The measured relative velocity is sometimes less than a real relative velocity depending upon the position of an object with respect to a vehicle so that the safe guarding device may be actuated too late. Therefore, still another object of the present invention is to provide a collision anticipating device which may detect the distance to an object so that the collision signal may be generated regardless of the detected collision time when the distance to the object reaches a predetermined distance, thereby actuating the safeguarding device at the optimum time.

The above and other objects, features and advantages of the present invention will become more apparent from the following description of some preferred embodiments taken in conjunction with the accompanying drawings.

BRIEF DESCRIPTION OF THE DRAWINGS FIGS. 1(A), (B), (C), (D) and (E) are block diagrams of first to fifth embodiments of the present invention;

FIG. 2 is a schematic side view illustrating the transmitting and receiving antennas of the collision anticipating device mounted on a vehicle and the beams of the transmitting and receiving antennas which form the detection range;

FIG. 3 is a graph illustrating the relation between the distance to an object within or near the detection range which is defined by the beams of the transmitting and receiving antennas and the intensity of the wave reflected by the object;

FIG. 4 is a graph illustrating the relation between the distance to an object and the ratio in intensity between frequency components of the output signal of a mixer in the collision anticipating device;

FIG. 5 is a schematic top view illustrating the detection range defined by the beams of the transmitting and receiving antennas;

FIG. 6A to FIG. 6E show a block diagram of the fourth embodiment shown in FIG. I(D);

FIG. 7 illustrates the waveforms of the signals obtained at various points of the block diagram shown in FIG. 6;

FIG. 8 is a graph used for the explanation of the principle of the operation of a multiplier used in the embodiments of the present invention; and

FIG. 9A and FIG. 9B show a block diagram of a distance detecting unit used in the fifth embodiment of the present invention.

BRIEF DESCRIPTION OF THE INVENTION In order to facilitate the understanding of some preferred embodiments of the present invention, a general description thereof will be made.

A collision anticipating device in accordance with the present invention generally comprises a transmitting antenna for transmitting a wave; a receiving antenna for receiving the wave transmitted by said transmitting antenna and reflected by an object, said receiving antenna being so located that the beam axis of said receiving antenna may intersect that of said transmitting antenna in a predetermined range; a first circuit for generating signals based upon a wave obtained from the transmitted and received waves; a second circuit for deriving a signal when the intensity of the Doppler signal obtained from the wave which is derived by mixing the transmitted wave with the received wave, reaches a predetermined minimum level, so as to detect an object which comes into a predetermined range defined by the positions and angles of said transmitting and receiving antennas; a third circuit for deriving a signal when the collision time or the time left before a vehicle carrying said collision anticipating device collides against an object is less than a predetermined time; and a fourth circuit for deriving a signal only when said second and third circuits simultaneously provide output signals. (The device may comprise one or more of each of the above elements, and the same hereinafter.)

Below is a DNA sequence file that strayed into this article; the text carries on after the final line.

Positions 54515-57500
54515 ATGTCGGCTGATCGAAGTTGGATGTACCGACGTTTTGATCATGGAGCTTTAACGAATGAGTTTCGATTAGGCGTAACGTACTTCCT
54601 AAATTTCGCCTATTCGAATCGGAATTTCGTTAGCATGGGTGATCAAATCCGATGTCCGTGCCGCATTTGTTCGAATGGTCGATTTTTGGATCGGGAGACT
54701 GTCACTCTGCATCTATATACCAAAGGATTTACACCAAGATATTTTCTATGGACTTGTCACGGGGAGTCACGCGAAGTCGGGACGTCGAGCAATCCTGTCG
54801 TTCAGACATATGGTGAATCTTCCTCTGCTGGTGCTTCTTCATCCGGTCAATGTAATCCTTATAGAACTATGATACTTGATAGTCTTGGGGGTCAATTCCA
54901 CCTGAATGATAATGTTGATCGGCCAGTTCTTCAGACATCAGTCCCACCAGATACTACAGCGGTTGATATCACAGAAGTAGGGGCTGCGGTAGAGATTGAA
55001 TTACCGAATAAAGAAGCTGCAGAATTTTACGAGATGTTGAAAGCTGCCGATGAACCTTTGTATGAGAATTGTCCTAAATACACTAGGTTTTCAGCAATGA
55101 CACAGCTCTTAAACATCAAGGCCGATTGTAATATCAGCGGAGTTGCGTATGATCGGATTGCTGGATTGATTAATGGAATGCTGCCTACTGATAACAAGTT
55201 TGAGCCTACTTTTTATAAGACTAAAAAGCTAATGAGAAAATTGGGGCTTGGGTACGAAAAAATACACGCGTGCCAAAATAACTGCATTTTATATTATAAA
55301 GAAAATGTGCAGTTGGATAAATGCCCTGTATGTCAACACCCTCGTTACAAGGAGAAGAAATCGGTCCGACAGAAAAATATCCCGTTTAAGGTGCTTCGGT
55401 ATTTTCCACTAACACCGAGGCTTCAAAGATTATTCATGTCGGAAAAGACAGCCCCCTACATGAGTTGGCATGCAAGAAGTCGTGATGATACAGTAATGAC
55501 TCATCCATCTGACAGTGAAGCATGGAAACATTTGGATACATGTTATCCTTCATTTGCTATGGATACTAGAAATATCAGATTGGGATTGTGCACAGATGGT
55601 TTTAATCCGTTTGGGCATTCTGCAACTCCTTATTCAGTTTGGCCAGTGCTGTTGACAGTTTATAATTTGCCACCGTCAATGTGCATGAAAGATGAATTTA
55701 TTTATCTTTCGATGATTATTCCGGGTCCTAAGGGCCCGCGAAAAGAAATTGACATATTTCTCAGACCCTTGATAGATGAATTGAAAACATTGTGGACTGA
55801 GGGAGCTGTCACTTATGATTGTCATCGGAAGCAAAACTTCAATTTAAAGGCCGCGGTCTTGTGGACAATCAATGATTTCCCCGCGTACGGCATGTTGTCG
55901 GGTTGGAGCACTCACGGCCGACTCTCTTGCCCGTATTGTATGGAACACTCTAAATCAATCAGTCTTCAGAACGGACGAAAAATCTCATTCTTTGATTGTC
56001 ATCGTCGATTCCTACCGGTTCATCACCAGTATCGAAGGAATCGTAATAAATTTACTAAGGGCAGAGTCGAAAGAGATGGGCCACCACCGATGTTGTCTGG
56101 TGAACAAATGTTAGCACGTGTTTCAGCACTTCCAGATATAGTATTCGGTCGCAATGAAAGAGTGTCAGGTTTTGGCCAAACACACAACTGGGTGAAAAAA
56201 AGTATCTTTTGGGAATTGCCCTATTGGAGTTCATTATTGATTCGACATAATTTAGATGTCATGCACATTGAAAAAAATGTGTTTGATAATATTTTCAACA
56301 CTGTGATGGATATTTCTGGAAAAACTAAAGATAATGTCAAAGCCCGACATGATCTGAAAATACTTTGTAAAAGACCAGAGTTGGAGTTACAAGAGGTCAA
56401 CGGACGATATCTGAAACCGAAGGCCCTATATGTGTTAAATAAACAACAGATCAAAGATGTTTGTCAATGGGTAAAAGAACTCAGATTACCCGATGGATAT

The second circuit detects whether or not an object comes into a predetermined intensity range defined by the positions and angles of the transmitting and receiving antennas, i.e., the transmitted and received beams; the third circuit detects whether the collision time is less than a predetermined time or not; and in response to the output signals of the second and third circuits, the fourth circuit provides an output signal, thereby actuating a device VIII for operating a safeguarding device at the optimum time. Thus, the device with these circuits can prevent the inadvertent operation of the safeguarding device when the vehicle is merely passing the object and enables the safeguarding device to actuate at the optimum time in a highly reliable manner.